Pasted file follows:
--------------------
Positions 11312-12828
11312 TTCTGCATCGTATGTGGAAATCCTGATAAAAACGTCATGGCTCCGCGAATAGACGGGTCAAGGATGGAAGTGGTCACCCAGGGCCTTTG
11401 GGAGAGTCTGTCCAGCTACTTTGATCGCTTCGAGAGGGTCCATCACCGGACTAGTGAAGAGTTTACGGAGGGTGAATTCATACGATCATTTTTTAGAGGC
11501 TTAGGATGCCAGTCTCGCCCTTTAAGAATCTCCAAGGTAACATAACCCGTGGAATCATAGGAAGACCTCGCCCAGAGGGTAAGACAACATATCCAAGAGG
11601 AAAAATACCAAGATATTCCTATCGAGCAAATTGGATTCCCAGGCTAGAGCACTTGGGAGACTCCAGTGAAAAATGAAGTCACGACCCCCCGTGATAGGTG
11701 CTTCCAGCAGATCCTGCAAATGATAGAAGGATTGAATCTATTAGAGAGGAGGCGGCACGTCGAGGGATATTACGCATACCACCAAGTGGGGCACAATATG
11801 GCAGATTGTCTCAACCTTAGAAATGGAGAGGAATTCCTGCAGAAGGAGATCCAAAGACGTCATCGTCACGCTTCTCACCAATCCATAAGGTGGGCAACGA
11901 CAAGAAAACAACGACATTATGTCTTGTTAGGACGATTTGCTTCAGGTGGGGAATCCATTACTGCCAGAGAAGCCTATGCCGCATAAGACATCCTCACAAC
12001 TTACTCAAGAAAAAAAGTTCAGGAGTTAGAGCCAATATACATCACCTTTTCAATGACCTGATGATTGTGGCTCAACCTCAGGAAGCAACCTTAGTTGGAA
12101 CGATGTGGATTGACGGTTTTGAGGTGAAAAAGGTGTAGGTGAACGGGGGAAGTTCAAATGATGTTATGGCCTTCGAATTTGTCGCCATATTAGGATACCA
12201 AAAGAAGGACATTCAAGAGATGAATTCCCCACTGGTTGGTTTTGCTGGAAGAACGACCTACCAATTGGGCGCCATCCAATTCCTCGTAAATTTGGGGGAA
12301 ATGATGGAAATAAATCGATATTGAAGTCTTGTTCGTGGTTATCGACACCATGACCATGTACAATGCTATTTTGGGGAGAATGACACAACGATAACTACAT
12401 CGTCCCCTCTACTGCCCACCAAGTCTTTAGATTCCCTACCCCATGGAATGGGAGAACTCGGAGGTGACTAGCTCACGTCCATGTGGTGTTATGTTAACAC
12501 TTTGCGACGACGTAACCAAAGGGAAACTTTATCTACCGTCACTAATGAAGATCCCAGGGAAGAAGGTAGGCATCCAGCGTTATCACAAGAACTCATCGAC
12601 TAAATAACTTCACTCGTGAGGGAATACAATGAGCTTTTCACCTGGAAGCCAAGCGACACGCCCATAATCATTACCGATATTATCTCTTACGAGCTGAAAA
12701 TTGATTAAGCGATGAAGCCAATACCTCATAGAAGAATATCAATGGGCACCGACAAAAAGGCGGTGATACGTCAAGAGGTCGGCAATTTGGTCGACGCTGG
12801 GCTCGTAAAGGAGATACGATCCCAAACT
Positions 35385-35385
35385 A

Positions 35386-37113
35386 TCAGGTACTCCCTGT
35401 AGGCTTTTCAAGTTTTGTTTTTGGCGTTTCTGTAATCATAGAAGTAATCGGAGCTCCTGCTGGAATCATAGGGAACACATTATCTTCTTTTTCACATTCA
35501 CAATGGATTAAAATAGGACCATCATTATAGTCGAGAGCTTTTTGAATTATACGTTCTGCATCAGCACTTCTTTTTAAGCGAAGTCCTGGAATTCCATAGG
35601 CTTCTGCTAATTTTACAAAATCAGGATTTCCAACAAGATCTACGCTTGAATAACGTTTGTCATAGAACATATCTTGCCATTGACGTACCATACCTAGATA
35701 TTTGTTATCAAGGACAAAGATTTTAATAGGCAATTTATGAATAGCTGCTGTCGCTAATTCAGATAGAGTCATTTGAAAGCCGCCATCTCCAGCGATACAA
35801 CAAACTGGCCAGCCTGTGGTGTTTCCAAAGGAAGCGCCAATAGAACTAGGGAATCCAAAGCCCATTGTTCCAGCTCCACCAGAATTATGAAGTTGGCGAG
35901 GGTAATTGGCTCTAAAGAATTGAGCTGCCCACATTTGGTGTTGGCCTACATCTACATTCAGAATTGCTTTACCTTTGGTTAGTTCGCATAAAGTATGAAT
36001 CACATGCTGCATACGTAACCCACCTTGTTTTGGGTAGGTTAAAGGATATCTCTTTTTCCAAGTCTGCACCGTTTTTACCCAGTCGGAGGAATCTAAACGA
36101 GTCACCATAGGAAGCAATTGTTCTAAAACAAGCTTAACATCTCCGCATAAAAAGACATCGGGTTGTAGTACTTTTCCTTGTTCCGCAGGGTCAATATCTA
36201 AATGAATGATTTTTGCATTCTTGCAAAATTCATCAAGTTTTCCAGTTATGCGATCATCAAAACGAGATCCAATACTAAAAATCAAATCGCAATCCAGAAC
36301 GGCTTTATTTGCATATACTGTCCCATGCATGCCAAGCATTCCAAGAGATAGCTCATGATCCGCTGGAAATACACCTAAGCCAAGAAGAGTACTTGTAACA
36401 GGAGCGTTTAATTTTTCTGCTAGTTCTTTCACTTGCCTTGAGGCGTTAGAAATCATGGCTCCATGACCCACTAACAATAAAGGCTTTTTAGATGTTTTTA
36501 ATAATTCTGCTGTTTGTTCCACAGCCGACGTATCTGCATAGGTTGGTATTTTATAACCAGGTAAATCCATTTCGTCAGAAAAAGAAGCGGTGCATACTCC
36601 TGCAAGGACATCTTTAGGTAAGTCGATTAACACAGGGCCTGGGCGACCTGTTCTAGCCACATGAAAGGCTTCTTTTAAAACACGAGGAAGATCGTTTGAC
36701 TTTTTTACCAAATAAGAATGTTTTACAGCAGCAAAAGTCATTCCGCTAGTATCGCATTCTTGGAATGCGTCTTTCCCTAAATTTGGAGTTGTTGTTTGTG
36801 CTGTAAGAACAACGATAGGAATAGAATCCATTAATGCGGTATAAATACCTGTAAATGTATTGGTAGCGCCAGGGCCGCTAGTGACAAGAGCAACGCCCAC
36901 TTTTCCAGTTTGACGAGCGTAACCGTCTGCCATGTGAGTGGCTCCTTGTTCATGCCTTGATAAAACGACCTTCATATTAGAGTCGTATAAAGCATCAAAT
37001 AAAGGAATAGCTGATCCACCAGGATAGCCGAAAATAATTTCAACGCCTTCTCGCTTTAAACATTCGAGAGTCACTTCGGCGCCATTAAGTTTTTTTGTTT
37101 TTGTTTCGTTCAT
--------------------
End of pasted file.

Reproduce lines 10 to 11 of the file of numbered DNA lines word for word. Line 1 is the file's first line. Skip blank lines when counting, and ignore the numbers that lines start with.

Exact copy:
12101 CGATGTGGATTGACGGTTTTGAGGTGAAAAAGGTGTAGGTGAACGGGGGAAGTTCAAATGATGTTATGGCCTTCGAATTTGTCGCCATATTAGGATACCA
12201 AAAGAAGGACATTCAAGAGATGAATTCCCCACTGGTTGGTTTTGCTGGAAGAACGACCTACCAATTGGGCGCCATCCAATTCCTCGTAAATTTGGGGGAA